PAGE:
Friends of the Dusk by Phil Rickman is the 13th book in the Merrily Watkins series. This is a mystery series in the style of a police procedural or mystery novel but with an exorcist instead of some kind of detective as the protagonist.
If you haven’t read any of the series I’d highly recommend that you start from the beginning, while I’m sure the books are still enjoyable
Merrily’s position in the dioceses, both as an exorcist as a minister, is in danger a new bishop, Craig Innes, looks to set his mark by dragging the church into the 21st century by getting rid of one of its oldest services, the deliverance ministry.
Ordered not to perform any deliverance duties without consulting with the non-believing bishop, Merrily is contacted by a local muslim, businessman Rajab Kahn to help his friend Adam Malik who is being plagued by something so dark that even his own Imam is unwilling to face. With her job in jeopardy and her morals unwilling to let anyone suffer at the hand of darkness, can Merrily save Adam and his family?
In this instalment we are rejoined by all the characters that we have come to love throughout the years, including Jane, Lol, Gomer and Frannie.
While Merrily is the star of the show, she is well supported by a rich and diverse cast of characters that help to build her world. As with all the other books in this series Rickman ensures that these characters are present and necessary players, each one brings something to the table and impacts on the storyline.
What I Loved
I love how well the supernatural is built into the Merrily Watkins series, Rickman has an unparalleled talent is making the supernatural and the ordinary co-mingle in a world that seems completely possible.
I loved this book, but if I’m honest I love most of Phil Rickman’s books, I have never found another author who writes anything similar.
What I did not like
There wasn’t anything that i did not like but i could have done with even more spookiness.
Excerpt from Friends of the Dusk
‘Lol is also finally coming home. Been touring all summer, for the first time in years, then he was asked to do some studio work. Good for his self-esteem.’ Miss White pondered this. ‘He’s never been frightened of me. Odd, that.’ ‘Unlike me, huh?’ ‘I love the way you come here simply because you are frightened.’ ‘Oh, come—’ Merrily leaned back then had to steady herself on the piano stool. Miss White raised her eyes ‘Come on, then, little clergyperson. Out with it. Don’t be annoying.’ ‘I’m sorry?’ ‘Thinking of packing it in, are we?’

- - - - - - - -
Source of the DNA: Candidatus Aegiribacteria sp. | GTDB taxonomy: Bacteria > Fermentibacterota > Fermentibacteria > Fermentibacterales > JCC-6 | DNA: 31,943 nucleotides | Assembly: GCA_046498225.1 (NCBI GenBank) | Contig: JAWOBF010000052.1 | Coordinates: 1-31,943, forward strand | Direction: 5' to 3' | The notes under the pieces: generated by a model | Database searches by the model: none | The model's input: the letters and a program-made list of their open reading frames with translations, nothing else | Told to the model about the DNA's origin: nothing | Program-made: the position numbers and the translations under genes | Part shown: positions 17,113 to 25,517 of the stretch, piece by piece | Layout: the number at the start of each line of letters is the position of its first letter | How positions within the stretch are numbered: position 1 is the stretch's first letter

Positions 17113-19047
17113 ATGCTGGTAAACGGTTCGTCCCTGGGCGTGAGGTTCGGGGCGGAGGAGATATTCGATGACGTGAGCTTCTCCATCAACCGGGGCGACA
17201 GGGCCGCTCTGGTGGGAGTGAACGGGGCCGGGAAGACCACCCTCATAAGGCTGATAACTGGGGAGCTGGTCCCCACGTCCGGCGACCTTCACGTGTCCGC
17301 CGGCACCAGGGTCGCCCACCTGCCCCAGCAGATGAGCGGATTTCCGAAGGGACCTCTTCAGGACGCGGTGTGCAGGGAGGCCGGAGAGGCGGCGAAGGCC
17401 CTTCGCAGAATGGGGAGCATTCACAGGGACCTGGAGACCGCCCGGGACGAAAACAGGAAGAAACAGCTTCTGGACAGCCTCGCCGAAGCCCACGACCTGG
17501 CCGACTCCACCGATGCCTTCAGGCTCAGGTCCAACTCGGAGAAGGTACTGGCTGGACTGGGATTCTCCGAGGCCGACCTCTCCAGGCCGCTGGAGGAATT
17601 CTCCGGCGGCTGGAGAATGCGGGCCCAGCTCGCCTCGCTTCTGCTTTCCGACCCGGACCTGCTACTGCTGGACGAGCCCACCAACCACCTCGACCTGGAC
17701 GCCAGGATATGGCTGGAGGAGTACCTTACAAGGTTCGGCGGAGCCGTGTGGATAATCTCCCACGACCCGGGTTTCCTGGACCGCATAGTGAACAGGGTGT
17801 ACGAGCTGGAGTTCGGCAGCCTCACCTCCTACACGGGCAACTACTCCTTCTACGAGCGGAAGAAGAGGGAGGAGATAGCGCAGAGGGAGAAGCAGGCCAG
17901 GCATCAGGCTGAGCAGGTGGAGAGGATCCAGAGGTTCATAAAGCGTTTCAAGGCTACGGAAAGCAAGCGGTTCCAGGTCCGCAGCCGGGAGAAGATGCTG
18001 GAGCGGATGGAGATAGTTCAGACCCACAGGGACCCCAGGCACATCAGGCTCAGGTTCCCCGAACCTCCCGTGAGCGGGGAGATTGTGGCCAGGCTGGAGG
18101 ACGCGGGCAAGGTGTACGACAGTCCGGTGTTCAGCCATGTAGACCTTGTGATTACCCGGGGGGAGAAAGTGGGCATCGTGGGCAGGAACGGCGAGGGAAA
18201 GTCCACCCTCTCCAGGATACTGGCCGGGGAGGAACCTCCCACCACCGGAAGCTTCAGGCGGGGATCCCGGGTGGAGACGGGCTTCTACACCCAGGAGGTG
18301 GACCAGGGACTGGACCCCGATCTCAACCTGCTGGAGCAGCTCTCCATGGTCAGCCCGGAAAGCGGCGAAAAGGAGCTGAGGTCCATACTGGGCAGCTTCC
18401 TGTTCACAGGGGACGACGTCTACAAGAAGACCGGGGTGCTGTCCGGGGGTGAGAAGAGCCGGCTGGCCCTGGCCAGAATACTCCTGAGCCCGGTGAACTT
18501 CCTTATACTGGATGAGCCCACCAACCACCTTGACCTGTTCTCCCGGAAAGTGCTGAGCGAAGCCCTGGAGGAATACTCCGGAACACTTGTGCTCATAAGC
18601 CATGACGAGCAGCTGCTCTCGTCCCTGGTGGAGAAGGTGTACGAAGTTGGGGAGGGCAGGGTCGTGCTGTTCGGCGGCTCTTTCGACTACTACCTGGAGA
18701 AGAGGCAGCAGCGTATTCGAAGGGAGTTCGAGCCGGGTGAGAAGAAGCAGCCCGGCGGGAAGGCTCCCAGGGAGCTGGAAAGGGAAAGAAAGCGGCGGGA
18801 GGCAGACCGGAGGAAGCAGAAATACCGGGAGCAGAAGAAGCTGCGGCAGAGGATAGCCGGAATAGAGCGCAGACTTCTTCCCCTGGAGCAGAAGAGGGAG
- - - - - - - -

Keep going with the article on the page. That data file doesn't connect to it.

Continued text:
‘What?’ ‘Snipping off the dog collar? Depositing the cassock in the Oxfam bank in the vain hope it might reach some impoverished African priestess?’ The old woman seemed to be rearing in her chair, without moving; she could play tricks with your head. Wasn’t bloody dying at all, was she? Merrily coughed. ‘Makes you ask that?’ Miss White was smiling sweetly again, bending to the tray on the Victorian Gothic table between them to pour more tea. Then she stopped, looking up. ‘Oh, but I never thought…’ Putting down the teapot and leaning back to the side table, she pulled away the black velvet
cloth to reveal a small, rectangular cardboard box, with gold sides. On the top, it said: Ordo Templi Orientis Thoth Tarot Cards, Merrily had seen the pack before. Exquisitely painted by Lady Frieda Harris, designed by A. Crowley. ‘Would you like me to read for you, Watkins?’ The window rattled, and the first raindrops plopped on the glass. The impending high winds were supposed to be the residue of some Atlantic hurricane with a pretty name. ‘No, I would not,’ Merrily said.
Best Part: The bits of supernatural history weaved into the story
Is it available on audio? Yes